Also, something to consider, one company (like JET) went bankrupt last year. They kept promising to pay their teachers, but in the end they never did. They were prosecuted, but that didn't help the teachers who were stuck here without jobs and not enough money to go back home. It was quite the scandal. So if you choose that route, I would encourage you to do an extensive background check on the company you plan to work for.

And that brings up the exchange rate. When I got here a year and a half ago the rate was 137 yen to the dollar. Now it is 97 yen to the dollar, so since I get paid in dollars, everything is a little more expensive for me this year.

The kind of students you encounter would depend on the type of school you are assigned to. As is true everywhere, some students are better than others. A lot would depend on the company you are working for and what schools they "service".
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Re: Teaching English in Japan: JET or private?

Postby Dehitay » Wed 11.19.2008 8:22 pm

Wow, this thread actually went 6 months without a reply? It seems fairly interesting too.
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Re: Teaching English in Japan: JET or private?

Postby chikara » Thu 11.20.2008 1:02 am

distantsmoke wrote:...... have a company, like JET, sponsor you......
...... one company (like JET) went bankrupt last year. .....

JET is not a company. JET (Japan Exchange and Teaching Programme) is a program run by agencies of the Japanese government and its funding comes from the Japanese government . The company that went bankrupt is Nova which is nothing like JET at all.

Since you can't make the distinction between JET and Nova you are unable to address the OP's question of whether they should choose the JET program or a private company such as Nova.

Happy necroposting :roll:

Dehitay wrote:Wow, this thread actually went 6 months without a reply? It seems fairly interesting too.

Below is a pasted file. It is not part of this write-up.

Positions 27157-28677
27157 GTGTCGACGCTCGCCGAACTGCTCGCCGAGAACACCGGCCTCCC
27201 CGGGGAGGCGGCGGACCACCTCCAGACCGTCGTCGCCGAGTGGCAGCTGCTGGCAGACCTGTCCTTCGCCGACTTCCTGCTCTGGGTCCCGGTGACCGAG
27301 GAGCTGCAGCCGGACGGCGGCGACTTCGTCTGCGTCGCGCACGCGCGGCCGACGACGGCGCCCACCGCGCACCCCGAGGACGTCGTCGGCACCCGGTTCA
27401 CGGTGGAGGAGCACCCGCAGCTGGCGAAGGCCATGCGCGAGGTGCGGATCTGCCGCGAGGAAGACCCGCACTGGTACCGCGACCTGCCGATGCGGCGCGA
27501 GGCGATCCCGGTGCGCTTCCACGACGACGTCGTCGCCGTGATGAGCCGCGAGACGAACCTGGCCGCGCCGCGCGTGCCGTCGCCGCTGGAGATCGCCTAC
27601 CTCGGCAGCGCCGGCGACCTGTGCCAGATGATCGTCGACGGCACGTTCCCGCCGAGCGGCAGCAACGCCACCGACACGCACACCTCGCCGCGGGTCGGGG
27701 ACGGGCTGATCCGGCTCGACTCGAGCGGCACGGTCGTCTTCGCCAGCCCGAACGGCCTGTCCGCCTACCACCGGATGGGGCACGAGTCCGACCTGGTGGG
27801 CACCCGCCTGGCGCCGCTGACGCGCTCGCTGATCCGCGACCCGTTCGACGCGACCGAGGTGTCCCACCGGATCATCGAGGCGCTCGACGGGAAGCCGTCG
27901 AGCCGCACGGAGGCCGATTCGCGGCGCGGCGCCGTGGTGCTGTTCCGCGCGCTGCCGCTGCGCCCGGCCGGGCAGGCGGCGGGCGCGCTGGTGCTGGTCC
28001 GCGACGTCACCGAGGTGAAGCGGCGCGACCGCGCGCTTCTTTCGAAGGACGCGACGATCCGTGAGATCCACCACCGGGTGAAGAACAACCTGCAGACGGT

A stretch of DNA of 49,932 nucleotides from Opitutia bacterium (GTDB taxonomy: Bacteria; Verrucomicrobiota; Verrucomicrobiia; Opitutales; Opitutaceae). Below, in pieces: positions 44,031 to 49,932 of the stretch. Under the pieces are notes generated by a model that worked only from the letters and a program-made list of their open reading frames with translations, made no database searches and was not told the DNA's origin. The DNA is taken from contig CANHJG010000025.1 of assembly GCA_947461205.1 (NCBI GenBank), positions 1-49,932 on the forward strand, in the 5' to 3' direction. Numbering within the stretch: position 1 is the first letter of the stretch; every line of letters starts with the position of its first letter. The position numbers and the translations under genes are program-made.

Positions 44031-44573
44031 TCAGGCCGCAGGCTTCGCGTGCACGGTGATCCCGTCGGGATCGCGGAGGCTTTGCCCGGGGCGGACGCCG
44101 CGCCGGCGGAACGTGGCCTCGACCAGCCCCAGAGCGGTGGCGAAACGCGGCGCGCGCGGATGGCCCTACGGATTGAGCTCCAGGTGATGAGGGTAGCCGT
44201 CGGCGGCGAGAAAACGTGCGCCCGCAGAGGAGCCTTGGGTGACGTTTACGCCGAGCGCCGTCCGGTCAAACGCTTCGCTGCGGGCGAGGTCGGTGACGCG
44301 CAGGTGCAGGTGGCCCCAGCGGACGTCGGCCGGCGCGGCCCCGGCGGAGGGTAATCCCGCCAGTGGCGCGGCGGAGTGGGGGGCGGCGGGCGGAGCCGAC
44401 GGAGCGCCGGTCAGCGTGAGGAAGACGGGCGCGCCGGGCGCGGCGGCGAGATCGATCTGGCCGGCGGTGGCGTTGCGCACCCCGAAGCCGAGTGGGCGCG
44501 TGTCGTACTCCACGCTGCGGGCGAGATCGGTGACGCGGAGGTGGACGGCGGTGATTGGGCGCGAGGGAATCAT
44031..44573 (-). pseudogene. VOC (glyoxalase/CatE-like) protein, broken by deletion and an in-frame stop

Given that the OP hasn't visited this site for two months though it is doubtful they will ever read the responses.
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Re: Teaching English in Japan: JET or private?

Postby BrianM » Sun 12.21.2008 1:06 am

For all your JET questions I refer you to this man, Jason. http://www.youtube.com/user/myargonauts
Those videos have helped me so much! He has been in Japan on the JET program for 5 years and can answer any question you have.
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Re: Teaching English in Japan: JET or private?

Postby Kurious » Mon 12.29.2008 9:08 am

distantsmoke wrote:The pay ranges from about 2000 to 3000 yen per hour. (About $20 - $30). But you have to have enough students to make that a living wage. If you teach 30 students each 1 hour per week, that's only about $900. Not a living wage here.

1. I wonder, what is considered living wage? Yes, this may vary according to lifestyle and location. But are there general numbers just to have an idea?

2. I thought that English was taught to groups. This example about the 30 students seems to me like it's one-on-one tutoring then. What about groups?

Thank you.